A new way to look at CFA’s vintage 16mm fun films

Chicago Film Archives has come up with a new way of presenting programs.  It asks locals with unique businesses or talents to curate an hourlong program selected from its vast vault of vintage 16mm films.

The program, each time assembled by a different non-film person, screens on the second Tuesday of every month at the Hideout.

The general motivation behind the series, says CFA founder Nancy Watrous, “is to have a lot of different communities and voices engaging with our materials. 

“We’re increasingly interested in collaborating with those who are eager to mix it up with the CFA films in ways not thought of before.”

Curator (a.k.a. Crasher) of the Tuesday, Nov. 11 program is Christen Carter, founder of the Busy Beaver Button Company.

“CFA has loads of great films I didn’t know existed,” says Carter, who runs an unusual business.  Busy Beaver creates and manufactures custom lapel buttons for thousands of bands, politicians, non-profits, institutions, entertainers — name it.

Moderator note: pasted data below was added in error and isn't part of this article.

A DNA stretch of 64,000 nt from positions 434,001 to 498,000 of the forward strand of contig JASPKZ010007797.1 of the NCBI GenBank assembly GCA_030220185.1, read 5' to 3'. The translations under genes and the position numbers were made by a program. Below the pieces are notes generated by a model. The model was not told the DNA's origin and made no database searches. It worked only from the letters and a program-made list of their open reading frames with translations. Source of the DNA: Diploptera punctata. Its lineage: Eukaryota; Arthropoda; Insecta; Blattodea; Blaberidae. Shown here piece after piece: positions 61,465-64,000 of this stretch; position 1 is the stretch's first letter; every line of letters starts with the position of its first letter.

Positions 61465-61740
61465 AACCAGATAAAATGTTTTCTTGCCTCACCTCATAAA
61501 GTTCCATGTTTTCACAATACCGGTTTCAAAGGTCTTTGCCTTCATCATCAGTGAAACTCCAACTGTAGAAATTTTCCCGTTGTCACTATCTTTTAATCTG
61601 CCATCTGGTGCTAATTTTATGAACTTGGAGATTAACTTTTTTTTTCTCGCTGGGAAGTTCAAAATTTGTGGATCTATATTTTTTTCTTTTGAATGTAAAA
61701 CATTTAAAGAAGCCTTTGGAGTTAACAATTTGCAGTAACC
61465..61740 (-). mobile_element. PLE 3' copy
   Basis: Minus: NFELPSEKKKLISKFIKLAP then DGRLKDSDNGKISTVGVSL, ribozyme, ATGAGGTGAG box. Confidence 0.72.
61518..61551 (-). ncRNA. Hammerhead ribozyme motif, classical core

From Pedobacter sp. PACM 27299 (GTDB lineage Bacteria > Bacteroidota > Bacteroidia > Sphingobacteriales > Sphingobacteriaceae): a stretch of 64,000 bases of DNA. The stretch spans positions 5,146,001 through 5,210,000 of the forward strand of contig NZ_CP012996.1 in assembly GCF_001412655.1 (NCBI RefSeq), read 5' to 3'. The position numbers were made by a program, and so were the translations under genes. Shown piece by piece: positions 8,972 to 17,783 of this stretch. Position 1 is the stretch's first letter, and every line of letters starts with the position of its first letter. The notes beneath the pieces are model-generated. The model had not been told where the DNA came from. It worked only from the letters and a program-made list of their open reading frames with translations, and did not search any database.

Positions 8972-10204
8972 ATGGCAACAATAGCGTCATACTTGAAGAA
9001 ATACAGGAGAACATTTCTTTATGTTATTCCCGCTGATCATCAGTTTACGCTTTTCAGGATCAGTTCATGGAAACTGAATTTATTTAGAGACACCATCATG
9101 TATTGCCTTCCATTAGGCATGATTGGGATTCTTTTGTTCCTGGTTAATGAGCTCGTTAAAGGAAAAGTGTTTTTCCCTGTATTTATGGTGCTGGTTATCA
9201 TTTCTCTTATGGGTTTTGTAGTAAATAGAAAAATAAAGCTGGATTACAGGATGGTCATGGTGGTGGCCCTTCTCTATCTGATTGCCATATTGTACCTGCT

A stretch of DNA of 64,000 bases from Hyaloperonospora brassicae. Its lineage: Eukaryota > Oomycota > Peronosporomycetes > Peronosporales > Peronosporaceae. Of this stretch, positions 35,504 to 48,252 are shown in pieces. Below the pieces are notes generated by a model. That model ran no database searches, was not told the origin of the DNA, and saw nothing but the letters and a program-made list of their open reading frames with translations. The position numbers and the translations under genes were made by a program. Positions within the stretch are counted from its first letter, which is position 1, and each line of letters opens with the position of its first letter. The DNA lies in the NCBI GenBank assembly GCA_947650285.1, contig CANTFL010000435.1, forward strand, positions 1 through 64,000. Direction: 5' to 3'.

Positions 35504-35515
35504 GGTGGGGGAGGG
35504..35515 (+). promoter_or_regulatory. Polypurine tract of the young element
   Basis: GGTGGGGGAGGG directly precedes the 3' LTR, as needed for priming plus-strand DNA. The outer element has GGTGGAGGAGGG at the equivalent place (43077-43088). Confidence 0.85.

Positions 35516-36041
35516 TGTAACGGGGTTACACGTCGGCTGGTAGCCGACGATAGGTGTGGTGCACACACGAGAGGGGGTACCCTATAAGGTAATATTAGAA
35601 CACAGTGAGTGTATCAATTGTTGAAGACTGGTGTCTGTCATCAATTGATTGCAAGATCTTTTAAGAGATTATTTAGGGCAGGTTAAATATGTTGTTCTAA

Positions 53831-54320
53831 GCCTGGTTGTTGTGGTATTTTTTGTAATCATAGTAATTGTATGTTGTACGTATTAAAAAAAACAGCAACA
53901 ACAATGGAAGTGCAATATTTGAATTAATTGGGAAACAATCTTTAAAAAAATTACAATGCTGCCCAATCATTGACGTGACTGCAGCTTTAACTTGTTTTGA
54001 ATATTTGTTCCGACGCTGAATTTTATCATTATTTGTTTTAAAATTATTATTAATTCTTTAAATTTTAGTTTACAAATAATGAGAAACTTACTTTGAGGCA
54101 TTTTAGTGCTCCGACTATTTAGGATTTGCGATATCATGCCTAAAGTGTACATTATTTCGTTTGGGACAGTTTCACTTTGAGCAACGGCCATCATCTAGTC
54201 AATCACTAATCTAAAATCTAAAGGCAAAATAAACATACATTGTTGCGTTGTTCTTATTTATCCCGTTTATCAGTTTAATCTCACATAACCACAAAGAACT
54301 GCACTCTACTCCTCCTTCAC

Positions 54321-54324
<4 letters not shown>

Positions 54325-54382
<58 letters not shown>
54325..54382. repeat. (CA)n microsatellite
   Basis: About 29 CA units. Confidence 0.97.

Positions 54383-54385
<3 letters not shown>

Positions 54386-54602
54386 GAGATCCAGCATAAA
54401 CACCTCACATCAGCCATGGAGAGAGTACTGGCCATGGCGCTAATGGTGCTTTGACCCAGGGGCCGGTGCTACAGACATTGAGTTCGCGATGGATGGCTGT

CFA Crasher Christen CarterCarter is also the founder of the Busy Beaver Button Museum, the only one if the world solely dedicated pinback buttons

The CFA films she assembled for Nov. 11 were chosen “so we can have some fun together,” Carter says. Her mix of nine short 16mm films, 3.5 to 12 minutes long, span the late ‘60s and early ‘70s, when 35, 16 and 8mm film were the coin of the realm.

Two shorts were produced by the 1960s-80s’  Millie and Mort Goldsholl’s iconic design and film company in Northbrook. One short is a series of five innovative Kleenex spots and the second, from the ‘70s, looks at the discourse of the “politics of housework.”

The evening’s longest film, at 12 minutes, is Chuck Olin Associates’ 1968 WLS radio promotional piece pitching airtime to advertisers. The oldest is a 1934 Universal Cartoon Studios animated cartoon, “Goldilocks and the Three Bears.”

The Hideout is at 1254 W. Wabansia, 6-8 p.m. Tickets are a mere $5 and may be purchased here.

COMMENTS